Prior to the COVID-19 pandemic, minimalist beauty was a foreign concept to me. Like many other women in my life, I regularly did whatever it took to “upkeep” my appearance. I would get manicures and pedicures, go to the salon to color my hair, and purchase every product imaginable to tame my curls. I bought new clothes to keep up with trends and hoarded expensive makeup and skincare products. I thought I needed to partake in these rituals to feel beautiful and to fit into our image-obsessed society.
All of this was in an effort to appear a certain way to others, as though having the right clothes or hairstyle would give off the impression that I had my life together. I thought I would be better liked and respected with the trendiest clothes, manicured nails, carefully applied makeup, and perfectly tame hair. In my mind, my natural beauty wasn’t enough—I felt that I needed to enhance my appearance and hide my imperfections, and that consumerism was the only way to do so.
Then, in March of 2020, we got news of a stay-at-home order in my state in response to the rapidly spreading virus. With nowhere to go and no one to impress, my normal routine became obsolete. At the time, it felt like a temporary opportunity to save time and money by not going to the salon or buying new beauty products. But over time, living without these things showed me that none of them were ever really as important as I had built them up to be. I realized that putting so much focus on how others perceived me was not adding any value to my life. In fact, it had left me feeling unworthy, uncomfortable in my own skin, and tired from trying so hard to turn myself into something I was not. I put so much energy into trying to appear how I thought others wanted me to appear that my energy for the things that really mattered to me was depleted.
One of the biggest challenges in embracing minimalist beauty is ignoring all of the ads and influencers on social media telling us that we must try this life-changing new beauty tool or trend. It has become nearly impossible to escape the marketing message that we need to buy something in order to be beautiful. In quarantine, this messaging started to lose its hold on me. I thought to myself, I don’t need to buy a $40 foundation now because I’m at home and no one can see me, so what was motivating me to buy products like this before? I felt perfectly comfortable looking in the mirror at a makeup-free face each day as long as I knew no one would see me that way. I had to face the fact that my habits had centered entirely around a fear of what others might think. I did not want to live that way anymore.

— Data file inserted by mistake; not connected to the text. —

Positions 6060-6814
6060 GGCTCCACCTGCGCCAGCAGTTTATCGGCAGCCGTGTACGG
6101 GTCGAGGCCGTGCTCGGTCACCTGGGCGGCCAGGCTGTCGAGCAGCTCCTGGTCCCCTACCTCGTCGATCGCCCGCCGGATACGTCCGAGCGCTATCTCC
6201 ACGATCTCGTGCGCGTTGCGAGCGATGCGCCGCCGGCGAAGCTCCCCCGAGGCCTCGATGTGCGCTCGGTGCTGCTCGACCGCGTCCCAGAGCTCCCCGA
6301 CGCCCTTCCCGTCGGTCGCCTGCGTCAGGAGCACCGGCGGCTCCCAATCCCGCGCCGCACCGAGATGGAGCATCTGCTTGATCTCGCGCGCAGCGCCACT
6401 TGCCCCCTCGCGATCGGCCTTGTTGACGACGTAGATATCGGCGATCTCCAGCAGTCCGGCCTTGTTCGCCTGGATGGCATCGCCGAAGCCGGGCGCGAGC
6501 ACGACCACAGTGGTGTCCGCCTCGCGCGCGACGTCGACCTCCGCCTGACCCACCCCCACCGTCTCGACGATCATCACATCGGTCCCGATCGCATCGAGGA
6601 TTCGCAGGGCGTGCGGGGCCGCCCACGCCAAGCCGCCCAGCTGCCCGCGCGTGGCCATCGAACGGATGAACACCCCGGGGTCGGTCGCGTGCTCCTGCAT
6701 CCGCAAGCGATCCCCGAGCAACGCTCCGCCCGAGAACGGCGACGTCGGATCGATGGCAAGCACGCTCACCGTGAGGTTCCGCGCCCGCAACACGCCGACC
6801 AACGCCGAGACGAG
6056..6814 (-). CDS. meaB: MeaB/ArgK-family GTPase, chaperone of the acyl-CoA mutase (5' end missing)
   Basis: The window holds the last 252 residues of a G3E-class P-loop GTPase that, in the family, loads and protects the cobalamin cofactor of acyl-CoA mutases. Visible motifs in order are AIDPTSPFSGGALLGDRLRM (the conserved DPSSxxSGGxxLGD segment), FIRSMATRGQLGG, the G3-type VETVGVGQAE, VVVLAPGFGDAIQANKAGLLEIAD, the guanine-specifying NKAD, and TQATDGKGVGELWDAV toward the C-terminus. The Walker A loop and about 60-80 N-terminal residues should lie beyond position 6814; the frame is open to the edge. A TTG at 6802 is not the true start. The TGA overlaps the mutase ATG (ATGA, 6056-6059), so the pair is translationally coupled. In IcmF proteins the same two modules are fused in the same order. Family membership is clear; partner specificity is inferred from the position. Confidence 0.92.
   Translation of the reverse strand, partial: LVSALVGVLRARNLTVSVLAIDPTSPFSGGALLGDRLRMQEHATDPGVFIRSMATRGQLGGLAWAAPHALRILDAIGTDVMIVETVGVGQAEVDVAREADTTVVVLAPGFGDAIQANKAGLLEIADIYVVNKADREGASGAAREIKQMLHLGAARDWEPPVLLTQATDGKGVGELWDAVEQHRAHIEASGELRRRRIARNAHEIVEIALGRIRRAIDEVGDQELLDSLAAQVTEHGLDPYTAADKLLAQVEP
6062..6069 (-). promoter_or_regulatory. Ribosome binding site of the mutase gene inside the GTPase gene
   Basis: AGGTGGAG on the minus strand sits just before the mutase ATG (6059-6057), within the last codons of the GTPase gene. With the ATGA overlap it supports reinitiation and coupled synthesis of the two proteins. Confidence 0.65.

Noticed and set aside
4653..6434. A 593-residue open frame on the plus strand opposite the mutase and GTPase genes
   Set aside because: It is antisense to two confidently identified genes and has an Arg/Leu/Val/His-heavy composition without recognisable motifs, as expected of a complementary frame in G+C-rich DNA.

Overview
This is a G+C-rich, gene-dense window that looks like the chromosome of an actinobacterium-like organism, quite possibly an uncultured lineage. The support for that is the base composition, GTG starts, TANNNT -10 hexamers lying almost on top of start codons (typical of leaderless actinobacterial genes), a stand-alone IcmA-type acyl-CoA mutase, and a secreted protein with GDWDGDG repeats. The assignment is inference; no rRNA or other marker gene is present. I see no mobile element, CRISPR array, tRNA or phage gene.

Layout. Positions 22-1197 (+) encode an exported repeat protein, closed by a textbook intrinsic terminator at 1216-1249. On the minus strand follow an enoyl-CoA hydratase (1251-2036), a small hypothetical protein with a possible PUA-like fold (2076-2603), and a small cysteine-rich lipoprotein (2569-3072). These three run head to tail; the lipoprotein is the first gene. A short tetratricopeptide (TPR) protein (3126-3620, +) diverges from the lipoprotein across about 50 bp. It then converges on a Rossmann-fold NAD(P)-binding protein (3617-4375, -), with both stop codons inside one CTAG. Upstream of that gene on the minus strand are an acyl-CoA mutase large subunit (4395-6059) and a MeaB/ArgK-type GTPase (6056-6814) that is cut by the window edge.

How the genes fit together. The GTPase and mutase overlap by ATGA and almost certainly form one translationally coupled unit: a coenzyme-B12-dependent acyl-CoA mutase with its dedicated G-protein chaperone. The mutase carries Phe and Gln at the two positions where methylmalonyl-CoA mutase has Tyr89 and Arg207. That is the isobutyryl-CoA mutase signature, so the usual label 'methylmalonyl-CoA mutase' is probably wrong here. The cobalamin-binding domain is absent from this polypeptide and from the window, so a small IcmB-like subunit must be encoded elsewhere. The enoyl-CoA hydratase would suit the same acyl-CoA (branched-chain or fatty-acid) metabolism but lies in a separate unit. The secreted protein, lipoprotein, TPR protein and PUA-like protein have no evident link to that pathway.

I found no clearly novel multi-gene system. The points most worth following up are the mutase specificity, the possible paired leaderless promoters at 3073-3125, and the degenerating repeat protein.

Months of staying home and seeing very few people helped to shift my priorities. Being unable to go out and have new experiences taught me just how much the freedom to explore and try new things meant to me, and how little surface-level details like whether I had a few grays in my hair meant. By not feeling the nagging impulse to buy something new to boost my appearance on a daily basis, I saw how quickly I was able to save the money I would have otherwise spent on superficial items. The savings could then be used toward experiences that would enhance my life on a deeper, more meaningful level.
Most businesses around me have reopened, but I refuse to fall back into my old ways. I no longer frequent salons or shops lined with brightly colored cosmetics. My nails go bare, I am wearing the same clothes I wore last summer, and I’ve learned to leave the house makeup-free. If I do wear makeup, I wear products that highlight, not hide, my natural appearance.
It’s not that I’ll never treat myself to a new outfit or a day of pampering ever again, but I’m more focused now on consuming and partaking in only what makes me feel good for my own benefit. I now gravitate toward products and services that are affordable, practical, and that fit into a minimalist routine. My concept of what it means to feel beautiful has changed: I feel good about myself when I know I am being physically active, eating well, and nurturing my mental health.
We have been told many times that beauty shines from the inside out, but internalizing that truth can be difficult when the opposite message is pushed on us day in and day out by people trying to sell us a manufactured concept of beauty. It took extraordinary circumstances to open my eyes—even though life is returning to “normal” as we are now able to leave our houses, see people, and resume our old routines, my sense of normal has been forever changed. It should not be the norm for us to feel that we must live up to other people’s beauty standards. Our feelings of worth and acceptance should come from within, and the only standards we should aspire to live up to are the standards we set for ourselves, for what brings us peace, joy, and fulfillment.
Also by Anna: How Reiki Healed My Physical And Emotional Pain
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Photos: The Creative Exchange via Unsplash, Omid Armin via Unsplash, Fuu J via Unsplash